Slightly off topic,but speaking of Amazon! I clicked on your "Toast" link and it's selling for $70 new and $86.26 used! Just seems weird to me as I'm paranoid,but you knew that didn't you :) ?


Sheridan @4: that is indeed on my mind, but until I've got the time/money for a major website overhaul (hopefully in June, folks) the sidebar isn't going to get replaced on the spur of the moment -- I've got something like 15 books out there right now, with listings for two markets and multiple editions: overhauling it properly and replacing it with something better is going to take time.

Rick @24: I don't expect too much in the way of apologies from large American corporations, for legal reasons: if Amazon did apologize this could be construed as an admission of responsibility, in which case they could be laying themselves open to a class action lawsuit by the affected authors. So they've got to walk a tightrope between what common decency or good public relations would dictate, and what legal counsel would advise (probably "say nothing is the safest course").

John Chu @35: The point is that Amazon, inadvertently or not, classified gay works as "adult" regardless of actual content.

Yup. That's the most disturbing angle here. It's the same sort of subliminal prejudice that is applied to ethnic minorities on an ongoing basis: stuff relating to their concerns is "special" or "different" and needs to be shoved in a special box for people who're interested in it to find it. There are positive reasons for doing this (make it easier for people interested in topic X to find topic X) and negative reasons (to filter topic X out of public view), and it's often devilishly difficult to tell what the underlying intention is. (Not aided by the positive reasons being an excellent cover story for 'phobes of whatever stripe who are actually intent on the negative reasons.)

Thorne @37: piss off.

Mowhiteman @39: I find your choice of alias ... disturbing.

Vic @42: TOAST shouldn't be selling for $70 new! That's rank exploitation. It's effectively out of print, and my new collection WIRELESS is coming out in July. I'm planning on releasing the complete text of TOAST under a Creative Commons license to coincide with WIRELESS (for contractual reasons I can't do this with the new collection, yet). So just hang onto those pennies for a month or two and you can have it for free (and print your own dead-tree edition via Lulu.com if you want).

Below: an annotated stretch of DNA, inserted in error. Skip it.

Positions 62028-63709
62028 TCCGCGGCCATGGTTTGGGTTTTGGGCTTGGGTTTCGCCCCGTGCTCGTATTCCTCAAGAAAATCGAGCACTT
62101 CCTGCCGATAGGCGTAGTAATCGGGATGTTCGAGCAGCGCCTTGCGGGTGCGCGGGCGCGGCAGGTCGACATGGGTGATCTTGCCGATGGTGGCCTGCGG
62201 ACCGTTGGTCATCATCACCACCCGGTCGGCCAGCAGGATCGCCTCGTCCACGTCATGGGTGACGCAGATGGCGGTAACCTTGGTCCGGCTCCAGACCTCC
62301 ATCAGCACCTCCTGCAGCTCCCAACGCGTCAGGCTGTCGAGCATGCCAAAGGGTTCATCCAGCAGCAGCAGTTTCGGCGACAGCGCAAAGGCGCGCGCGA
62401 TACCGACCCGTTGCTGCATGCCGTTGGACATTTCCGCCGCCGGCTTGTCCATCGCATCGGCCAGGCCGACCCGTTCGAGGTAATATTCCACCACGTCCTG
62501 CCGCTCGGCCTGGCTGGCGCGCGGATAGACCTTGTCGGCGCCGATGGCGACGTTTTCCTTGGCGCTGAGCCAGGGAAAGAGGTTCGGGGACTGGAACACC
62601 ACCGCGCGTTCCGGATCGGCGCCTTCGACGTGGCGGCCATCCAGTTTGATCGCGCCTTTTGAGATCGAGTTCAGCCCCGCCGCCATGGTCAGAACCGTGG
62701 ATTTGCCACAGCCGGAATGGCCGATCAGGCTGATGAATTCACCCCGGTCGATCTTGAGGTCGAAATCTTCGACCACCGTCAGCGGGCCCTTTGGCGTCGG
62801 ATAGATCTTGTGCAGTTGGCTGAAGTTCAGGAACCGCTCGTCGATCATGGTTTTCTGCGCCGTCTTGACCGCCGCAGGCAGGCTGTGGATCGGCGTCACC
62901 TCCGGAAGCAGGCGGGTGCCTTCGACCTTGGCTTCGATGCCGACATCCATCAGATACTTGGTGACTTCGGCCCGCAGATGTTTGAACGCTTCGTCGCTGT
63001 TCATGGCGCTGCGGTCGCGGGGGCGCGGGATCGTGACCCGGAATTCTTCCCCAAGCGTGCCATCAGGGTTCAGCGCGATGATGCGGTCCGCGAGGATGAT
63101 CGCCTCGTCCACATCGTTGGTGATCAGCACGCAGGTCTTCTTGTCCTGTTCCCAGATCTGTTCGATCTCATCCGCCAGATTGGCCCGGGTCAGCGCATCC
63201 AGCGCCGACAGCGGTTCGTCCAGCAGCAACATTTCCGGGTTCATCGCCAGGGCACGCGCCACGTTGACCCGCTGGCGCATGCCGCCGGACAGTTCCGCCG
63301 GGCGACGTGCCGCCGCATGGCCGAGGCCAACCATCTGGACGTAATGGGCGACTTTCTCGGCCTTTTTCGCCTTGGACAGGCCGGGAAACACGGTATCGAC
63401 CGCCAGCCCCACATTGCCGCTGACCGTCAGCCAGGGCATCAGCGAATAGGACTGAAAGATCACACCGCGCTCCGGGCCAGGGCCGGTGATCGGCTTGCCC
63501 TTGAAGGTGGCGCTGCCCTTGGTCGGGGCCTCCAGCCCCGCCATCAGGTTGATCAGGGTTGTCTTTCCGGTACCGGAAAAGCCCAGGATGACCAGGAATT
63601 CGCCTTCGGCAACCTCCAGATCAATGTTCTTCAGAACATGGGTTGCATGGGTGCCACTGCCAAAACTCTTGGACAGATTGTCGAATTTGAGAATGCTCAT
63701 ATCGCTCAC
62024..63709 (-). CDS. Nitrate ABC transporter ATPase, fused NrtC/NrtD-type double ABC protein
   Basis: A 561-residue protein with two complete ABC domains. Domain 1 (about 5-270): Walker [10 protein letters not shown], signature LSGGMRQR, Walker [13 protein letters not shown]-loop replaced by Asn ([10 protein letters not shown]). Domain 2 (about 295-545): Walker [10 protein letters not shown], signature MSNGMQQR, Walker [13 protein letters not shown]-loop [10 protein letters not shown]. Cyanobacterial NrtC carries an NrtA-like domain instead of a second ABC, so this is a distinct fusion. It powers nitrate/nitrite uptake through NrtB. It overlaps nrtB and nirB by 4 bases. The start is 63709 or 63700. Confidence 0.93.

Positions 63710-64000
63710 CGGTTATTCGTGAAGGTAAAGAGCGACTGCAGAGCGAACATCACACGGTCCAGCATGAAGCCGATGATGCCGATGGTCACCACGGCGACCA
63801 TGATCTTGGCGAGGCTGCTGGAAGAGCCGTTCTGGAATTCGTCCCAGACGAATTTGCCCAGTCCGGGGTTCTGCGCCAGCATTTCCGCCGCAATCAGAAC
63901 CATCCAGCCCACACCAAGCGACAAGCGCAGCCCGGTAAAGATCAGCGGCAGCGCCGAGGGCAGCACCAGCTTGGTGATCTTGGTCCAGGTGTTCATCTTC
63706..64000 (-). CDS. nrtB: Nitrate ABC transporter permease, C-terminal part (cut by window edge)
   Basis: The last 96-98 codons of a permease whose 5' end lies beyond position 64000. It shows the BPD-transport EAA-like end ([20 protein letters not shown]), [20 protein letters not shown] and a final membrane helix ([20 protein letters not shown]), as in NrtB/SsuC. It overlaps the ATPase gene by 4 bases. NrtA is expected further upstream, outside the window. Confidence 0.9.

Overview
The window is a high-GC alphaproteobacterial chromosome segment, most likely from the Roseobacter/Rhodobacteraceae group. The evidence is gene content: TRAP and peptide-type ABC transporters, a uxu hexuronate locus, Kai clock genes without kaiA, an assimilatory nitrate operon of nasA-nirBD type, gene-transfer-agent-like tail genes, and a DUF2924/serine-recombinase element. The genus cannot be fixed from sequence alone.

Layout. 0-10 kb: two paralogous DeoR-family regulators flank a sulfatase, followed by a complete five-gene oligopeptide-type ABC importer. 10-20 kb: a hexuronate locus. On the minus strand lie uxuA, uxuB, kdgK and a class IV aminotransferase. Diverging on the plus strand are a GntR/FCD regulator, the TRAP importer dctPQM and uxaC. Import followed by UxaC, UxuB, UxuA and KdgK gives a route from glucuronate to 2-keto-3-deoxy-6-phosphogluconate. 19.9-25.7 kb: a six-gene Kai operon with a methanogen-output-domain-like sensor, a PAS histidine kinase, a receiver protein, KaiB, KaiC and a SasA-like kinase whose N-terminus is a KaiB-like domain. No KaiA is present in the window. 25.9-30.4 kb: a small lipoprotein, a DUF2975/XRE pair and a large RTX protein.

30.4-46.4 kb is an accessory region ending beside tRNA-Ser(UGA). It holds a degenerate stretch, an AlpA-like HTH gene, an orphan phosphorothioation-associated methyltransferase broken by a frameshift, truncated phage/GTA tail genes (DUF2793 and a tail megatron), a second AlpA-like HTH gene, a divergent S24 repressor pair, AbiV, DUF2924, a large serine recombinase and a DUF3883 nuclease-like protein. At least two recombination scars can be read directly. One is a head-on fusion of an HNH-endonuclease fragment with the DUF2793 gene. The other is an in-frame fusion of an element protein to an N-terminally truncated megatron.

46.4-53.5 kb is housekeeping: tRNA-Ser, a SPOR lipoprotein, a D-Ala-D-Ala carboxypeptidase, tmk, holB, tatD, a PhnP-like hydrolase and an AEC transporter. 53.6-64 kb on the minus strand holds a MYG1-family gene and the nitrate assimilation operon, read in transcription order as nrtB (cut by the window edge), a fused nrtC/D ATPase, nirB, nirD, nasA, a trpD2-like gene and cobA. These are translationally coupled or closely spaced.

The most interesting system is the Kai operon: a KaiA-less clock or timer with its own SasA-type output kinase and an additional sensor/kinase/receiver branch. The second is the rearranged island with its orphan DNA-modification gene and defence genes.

Semi-correcting myself @22.
I remembered this morning what I was thinking of was not any policy of YouTube’s to block/censor comments, but -I think- a plug-in for Firefox that blocks offense comments. Which goes more along with what Charlie said above:
An adult content filter should be something customers can switch on from their personal profile, to block visibility of items bearing specified tags on a per-customer basis.

So a partial never-mind.


Some one pointed me to this link as a potential explanation. I don't have the computer expertise to evaluate whether this is possible, or whether the individual is just trying to claim credit for Amazon's problem. I suspect the latter.



Charlie@43 said

"Mowhiteman @39: I find your choice of alias ... disturbing."

What's disturbing about somebody having the name Morris or Marjorie Whiteman?


Good retrospective blog post by Clay Shirky:



I remembered a proverb that bears repeating:

'a lie will go round the world while truth is pulling its boots on'

The internet seems to have accelerated this phenomenon tenfold.


Pablo @46: the lack of intercapping, on a thread discussing political correctness and bigotry against minorities.


What this shows (especially given some of the other stories that floated out here and there during the explanation process) is that Amazon's nifty website appears to be powered by the software equivalent of gerbil wheels and duct tape.

It looks to me like they have flat out got "safe search" wrong and probably can't get it right without a major rewrite that would require a total reorg of their databases and relations between them.


FrancisT: Amazon's nifty website appears to be powered by the software equivalent of gerbil wheels and duct tape.

Trust me, that comes as no surprise to anyone who has worked for a dot-com of any size.

Maybe in another decade we can hope to see some decent quality code powering the big, established web storefronts ...